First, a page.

Montagu joined the Fabian Society in his youth, then the British Socialist Party and then the Communist Party of Great Britain. This brought him into contact with Russian film makers. In 1930 he accompanied his friend Sergei Eisenstein to New York and Hollywood; later in the decade Montagu made a number of compilation films, including Defence of Madrid (1936) and Peace and Plenty (1939) about the Spanish Civil War. He directed also the documentary Wings Over Everest (1934) with Geoffrey Barkas. As a political figure and for a time a communist, much of his work at the time was on low budget, independent political films. By World War II, however, he made a film for the Ministry of Information. After the war Montagu worked as a film critic and reviewer.
In 1933, Montagu was a founder member of the Association of Cinematograph and Television Technicians, holding various positions in the union until the 1960s. He also held post on the World Council of Peace. He was awarded the Lenin Peace Prize in 1959.
Montagu was identified as a prewar spy for the GRU after the decryption of Venona messages, but this has never been confirmed. His brother of identical background Ewen Montagu was a spy for MI6, author of The Man Who Never Was and mastermind of the highly successful counter-Nazi Operation Mincemeat.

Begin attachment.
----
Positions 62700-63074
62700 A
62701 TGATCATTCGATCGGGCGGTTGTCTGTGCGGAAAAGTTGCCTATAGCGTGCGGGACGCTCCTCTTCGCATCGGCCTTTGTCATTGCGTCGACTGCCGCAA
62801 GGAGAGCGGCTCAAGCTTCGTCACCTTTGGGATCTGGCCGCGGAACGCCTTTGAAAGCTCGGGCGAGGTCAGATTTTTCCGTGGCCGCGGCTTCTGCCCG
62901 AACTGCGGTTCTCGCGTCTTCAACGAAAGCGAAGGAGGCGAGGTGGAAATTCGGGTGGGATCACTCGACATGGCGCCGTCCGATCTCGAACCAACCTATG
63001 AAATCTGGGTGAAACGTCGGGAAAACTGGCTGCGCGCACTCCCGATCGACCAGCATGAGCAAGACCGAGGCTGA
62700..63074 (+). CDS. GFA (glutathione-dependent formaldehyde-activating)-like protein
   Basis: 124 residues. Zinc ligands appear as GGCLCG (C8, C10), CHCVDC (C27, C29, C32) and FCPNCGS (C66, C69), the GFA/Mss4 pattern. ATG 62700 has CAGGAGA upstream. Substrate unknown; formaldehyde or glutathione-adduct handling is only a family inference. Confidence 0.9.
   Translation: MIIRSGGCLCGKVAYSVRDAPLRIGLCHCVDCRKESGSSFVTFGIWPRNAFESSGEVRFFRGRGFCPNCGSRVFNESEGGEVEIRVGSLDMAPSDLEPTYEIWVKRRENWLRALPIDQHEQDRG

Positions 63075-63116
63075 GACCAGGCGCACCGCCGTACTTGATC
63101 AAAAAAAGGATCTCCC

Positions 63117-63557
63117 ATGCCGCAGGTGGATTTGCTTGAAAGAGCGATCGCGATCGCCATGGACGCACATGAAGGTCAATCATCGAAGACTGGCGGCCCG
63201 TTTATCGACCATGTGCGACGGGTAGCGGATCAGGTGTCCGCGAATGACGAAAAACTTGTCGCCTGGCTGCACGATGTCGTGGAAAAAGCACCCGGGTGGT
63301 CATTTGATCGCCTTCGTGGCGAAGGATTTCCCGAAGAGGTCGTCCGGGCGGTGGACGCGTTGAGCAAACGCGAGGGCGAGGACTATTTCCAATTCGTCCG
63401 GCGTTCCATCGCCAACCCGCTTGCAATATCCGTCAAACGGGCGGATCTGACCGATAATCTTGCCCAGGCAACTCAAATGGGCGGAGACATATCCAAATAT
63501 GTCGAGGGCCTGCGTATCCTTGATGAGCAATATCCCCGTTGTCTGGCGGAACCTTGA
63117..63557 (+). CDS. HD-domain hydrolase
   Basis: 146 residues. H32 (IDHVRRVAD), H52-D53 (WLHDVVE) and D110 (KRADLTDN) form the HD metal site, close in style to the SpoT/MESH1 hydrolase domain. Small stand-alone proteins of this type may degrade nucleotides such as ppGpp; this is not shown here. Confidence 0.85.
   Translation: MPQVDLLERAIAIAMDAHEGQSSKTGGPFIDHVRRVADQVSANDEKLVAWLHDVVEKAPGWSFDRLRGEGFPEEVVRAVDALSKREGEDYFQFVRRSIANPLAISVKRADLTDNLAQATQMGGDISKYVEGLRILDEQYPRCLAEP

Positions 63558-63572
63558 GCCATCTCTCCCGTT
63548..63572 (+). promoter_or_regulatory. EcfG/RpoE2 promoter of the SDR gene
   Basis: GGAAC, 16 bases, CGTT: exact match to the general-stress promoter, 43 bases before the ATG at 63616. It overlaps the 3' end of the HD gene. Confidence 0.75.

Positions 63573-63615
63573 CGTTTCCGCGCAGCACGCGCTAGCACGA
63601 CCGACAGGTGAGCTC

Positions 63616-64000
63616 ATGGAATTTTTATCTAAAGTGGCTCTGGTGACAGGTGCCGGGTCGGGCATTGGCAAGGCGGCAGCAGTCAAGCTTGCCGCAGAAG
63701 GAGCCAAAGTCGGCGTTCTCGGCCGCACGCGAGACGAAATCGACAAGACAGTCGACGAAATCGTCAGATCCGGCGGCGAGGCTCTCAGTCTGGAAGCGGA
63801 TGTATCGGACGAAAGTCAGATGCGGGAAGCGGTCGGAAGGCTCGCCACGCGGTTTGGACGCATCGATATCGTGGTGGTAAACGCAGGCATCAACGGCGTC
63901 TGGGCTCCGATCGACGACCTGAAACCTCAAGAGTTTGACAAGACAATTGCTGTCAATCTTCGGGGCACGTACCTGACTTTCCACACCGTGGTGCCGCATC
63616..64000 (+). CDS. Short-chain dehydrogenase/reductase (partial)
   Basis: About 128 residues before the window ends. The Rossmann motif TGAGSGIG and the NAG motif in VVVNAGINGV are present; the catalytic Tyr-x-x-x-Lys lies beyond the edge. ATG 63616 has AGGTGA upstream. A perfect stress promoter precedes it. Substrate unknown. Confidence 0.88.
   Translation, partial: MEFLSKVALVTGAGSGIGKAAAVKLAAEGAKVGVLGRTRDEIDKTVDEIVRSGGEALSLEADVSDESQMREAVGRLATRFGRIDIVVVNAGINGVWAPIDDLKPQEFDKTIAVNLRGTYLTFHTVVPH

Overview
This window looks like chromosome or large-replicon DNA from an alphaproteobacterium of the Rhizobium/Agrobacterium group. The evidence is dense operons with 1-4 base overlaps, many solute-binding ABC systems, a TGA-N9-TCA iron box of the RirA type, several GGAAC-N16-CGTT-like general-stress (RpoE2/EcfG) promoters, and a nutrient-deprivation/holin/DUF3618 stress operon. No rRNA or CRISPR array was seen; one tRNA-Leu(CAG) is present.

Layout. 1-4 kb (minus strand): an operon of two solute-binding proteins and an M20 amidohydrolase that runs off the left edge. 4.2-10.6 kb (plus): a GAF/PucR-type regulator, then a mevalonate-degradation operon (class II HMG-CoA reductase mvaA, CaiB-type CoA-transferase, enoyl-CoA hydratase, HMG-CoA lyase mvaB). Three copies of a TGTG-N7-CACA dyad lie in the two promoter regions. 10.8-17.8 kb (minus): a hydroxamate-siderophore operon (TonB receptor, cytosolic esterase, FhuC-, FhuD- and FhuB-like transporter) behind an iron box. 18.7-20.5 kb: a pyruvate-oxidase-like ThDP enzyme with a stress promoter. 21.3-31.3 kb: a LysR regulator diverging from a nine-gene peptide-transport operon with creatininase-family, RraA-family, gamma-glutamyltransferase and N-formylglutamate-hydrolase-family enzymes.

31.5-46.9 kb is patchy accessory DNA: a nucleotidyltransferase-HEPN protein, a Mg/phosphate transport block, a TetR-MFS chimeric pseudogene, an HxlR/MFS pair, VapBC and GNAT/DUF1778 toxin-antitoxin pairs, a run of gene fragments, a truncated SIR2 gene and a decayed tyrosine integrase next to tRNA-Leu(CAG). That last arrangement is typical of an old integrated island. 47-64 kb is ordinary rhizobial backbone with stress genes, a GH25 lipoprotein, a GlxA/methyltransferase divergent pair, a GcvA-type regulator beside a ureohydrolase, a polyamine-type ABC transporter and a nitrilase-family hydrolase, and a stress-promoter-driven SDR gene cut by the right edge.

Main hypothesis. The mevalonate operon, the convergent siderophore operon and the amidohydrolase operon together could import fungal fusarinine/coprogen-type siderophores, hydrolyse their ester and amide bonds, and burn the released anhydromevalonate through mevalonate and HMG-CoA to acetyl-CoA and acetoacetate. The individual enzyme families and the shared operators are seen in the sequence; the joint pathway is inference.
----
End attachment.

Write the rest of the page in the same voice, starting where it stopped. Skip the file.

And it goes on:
Montagu was a champion table tennis player, representing Britain in matches all over the world. He also helped to establish and finance the first world championships in London in 1926.
In 1926 Montagu initiated the creation of the International Table Tennis Federation, and served as its first president for 41 years until 1967. The ITTF began with four member countries, and grew to 160 national associations during his leadership. The constitution and laws of the sport of table tennis were adopted and the World Table Tennis Championships established during a meeting at the family home of Lord and Lady Swaythling, Montagu’s parents.
At age 18, he was a founder of the English Table Tennis Association (ETTA), and served as its chairman from 1923-29, from 1932-33, and again from 1936-58. He was also the ETTA’s president from 1927-31 and 1958-66.
He also wrote two books, Table Tennis Today (1924) and Table Tennis (1936) which were both part of the impetus he gave to the sport. He wrote many pamphlets, and his other books include: Film World (1964), With Eisenstein in Hollywood (1968), The Youngest Son (1970)
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